The Olin Chlor Alkali Charleston plant is moving forward with its plans to end its use of mercury, production manager Ben Craig told Bradley Sunrise Rotary members in a recent breakfast session.
“Olin is committed to being out of the mercury business by the end this year,” Craig said.
The company made the decision to replace the current mercury-based system with membrane electrolyzer technology back in 2010.
“We’ve been operating now in Bradley County for 50 years,” Craig said. “So, it’s nice to get this overhaul.”
The new process will use 25 percent less electricity than the current mercury-based system.
In preparation to begin using the new technology, the company reconstructed one of its buildings to accommodate the new equipment.
“Our construction people would tell you that this project is really a piping project. From the labor side, about 70 percent of it is all pipes,” Craig said. “We’re excited to be doing this at our plant. It means that we’re set to stay here another 50 years.”
With the new system comes changes to the chemical process. Craig said the membrane technology requires purer water to be used in the salt brine process. The current mercury based system allows the plant to use water with a high calcium content. However, such water could damage the membrane used in the new system. The new process will also increase the quality of the chlorine the plant produces, according to Craig.
Also as a part of the company’s upgrade the plant is getting a new computer system.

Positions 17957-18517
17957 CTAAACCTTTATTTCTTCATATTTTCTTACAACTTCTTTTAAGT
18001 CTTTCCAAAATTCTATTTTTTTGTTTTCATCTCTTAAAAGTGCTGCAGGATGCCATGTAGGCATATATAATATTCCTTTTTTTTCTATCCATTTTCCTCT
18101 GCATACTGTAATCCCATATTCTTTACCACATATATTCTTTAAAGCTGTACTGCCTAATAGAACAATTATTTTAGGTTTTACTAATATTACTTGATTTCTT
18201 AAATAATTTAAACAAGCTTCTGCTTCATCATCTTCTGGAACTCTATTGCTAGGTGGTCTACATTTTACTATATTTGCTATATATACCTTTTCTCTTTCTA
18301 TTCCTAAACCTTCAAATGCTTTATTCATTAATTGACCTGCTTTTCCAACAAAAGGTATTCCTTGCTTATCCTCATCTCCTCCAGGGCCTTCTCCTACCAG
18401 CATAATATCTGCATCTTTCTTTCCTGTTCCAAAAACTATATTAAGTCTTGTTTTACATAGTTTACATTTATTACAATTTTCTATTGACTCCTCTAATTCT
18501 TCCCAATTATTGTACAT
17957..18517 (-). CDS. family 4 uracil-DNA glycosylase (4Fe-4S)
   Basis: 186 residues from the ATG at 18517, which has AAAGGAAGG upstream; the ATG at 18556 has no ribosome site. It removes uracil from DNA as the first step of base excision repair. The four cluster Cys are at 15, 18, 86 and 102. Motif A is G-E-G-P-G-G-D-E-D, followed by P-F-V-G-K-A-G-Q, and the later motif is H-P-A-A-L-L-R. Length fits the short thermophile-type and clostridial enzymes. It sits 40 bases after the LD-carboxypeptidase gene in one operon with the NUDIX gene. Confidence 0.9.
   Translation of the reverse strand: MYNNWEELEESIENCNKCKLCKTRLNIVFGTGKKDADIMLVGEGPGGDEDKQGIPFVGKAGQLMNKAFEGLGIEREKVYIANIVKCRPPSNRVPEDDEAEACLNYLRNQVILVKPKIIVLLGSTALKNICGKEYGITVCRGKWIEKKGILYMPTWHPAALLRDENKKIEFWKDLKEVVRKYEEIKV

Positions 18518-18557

“We’re reorganizing our whole operating structure,” Craig said.
Olin Chlor Alkali is the largest merchant producer of chlorine in the United States.
The majority of the chlorine produced at Olin is sold to companies that make vinyl and pool chemicals. Some of Olin’s customers include Resolute Forest Products, Kimberly Clark and Lonza. Soon, Waker Polysilicon North America will also become a customer.
“Our process is we take salt water, add electricity, then from that we primarily make chlorine, hydrogen and caustic soda,” Craig said.
A byproduct of the chlorine process is caustic soda. The new process produces this substance at a lower concentration than what Olin needs in order to sell it. Craig said this has necessitated using an evaporation process to create the concentration needed.
Bromine is another byproduct of the chlorine process.
Training for the new system has already begun with 5,000 hours of cross-training being completed.